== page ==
Indeed, we Americans take the rule of law so thoroughly for granted that while it has been much invoked in these proceedings, there has been little discussion of what it means or why it matters. Simply put, the rule of law is the guarantee our system makes to all of us that our rights and those of our countrymen will be determined according to rules established in advance. It is the guarantee that there will be no special rules, treatment, and outcomes for some, but that the same rules will be applied, in the same way, to everyone.

If America's most powerful citizen may bend the law in his own favor with impunity, we have come dangerously close to trading in the rule of law for the rule of men. That in turn jeopardizes the freedoms we hold dear, for our equality before the law is central to their protection.

Sam Brownback: Indeed, we Americans take the rule of law so thoroughly for granted that while it has been much invoked in these proceedings, there has been little discussion of what it means or why it matters. Simply put, the rule of law is the guarantee our system makes to all of us that our rights and those of our countrymen will be determined according to rules established in advance. It is the guarantee that there will be no special rules, treatment, and outcomes for some, but that the same rules will be applied, in the same way, to everyone.

If America's most powerful citizen may bend the law in his own favor with impunity, we have come dangerously close to trading in the rule of law for the rule of men. That in turn jeopardizes the freedoms we hold dear, for our equality before the law is central to their protection.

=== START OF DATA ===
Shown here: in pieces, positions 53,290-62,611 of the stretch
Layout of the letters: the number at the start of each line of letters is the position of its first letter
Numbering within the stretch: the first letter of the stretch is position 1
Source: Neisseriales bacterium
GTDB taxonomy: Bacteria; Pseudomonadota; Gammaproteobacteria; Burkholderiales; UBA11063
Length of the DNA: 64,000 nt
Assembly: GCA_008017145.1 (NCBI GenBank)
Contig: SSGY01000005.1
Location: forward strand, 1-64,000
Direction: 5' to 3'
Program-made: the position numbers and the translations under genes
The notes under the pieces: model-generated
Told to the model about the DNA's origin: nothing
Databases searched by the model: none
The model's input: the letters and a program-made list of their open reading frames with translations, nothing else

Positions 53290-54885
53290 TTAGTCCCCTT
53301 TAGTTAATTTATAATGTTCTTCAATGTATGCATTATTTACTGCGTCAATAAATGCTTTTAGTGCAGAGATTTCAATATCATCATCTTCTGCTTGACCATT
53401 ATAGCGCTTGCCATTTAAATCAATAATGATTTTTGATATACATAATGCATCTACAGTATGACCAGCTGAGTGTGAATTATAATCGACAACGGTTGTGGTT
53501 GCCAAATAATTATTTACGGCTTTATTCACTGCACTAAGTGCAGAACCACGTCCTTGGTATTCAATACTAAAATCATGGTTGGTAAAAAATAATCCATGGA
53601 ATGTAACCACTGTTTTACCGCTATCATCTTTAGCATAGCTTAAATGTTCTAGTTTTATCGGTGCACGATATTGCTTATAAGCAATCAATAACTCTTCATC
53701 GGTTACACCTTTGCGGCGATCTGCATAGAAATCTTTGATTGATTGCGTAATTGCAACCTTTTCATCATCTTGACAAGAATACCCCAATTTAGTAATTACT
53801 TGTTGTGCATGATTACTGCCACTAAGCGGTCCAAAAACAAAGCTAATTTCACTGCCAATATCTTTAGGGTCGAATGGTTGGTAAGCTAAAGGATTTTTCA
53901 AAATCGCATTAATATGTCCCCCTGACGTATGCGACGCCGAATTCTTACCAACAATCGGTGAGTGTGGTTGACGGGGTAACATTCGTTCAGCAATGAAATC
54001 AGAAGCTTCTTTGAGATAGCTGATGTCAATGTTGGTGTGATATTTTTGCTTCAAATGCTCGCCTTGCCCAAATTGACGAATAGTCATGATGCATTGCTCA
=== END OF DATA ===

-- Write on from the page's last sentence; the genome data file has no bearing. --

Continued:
Remember, if you don't believe in the "unitary executive," then you have to see that the laws concerning FISA and wiretapping were written to restrain a vast machinery of investigation and law enforcement. If you do, as Bush does, believe in the "unitary executive," then that law was written to restrain one man: The President.

I guess my belief in the checks and balances inherent in the Constitution is part of my "pre-9/11 mindset."

Republicans are proving more and more every day that their party stands for nothing and the "Republican Revolution" was all just pomp and circumstance leading up to a coronation.

Update: The Agonist says it sure is going to be fun to use Article II once Bush is gone.

2 Comments:

Blogger Lex said...

Even if Article II trumped FISA, which it demonstrably does not, it wouldn't trump Article I, Section 8, which gives Congress some power and latitude in the warmaking arena, as well: "Congress shall have power to ... make Rules for the Government and Regulation of the land and naval Forces ... "

1:19 PM  
Blogger Charlie said...

I just hope that Republican Senators Snowe and Hagel will continue to fight for either hearings or increasing oversight of the program as they have been trying to do on the Senate Intelligence Committee.

7:44 AM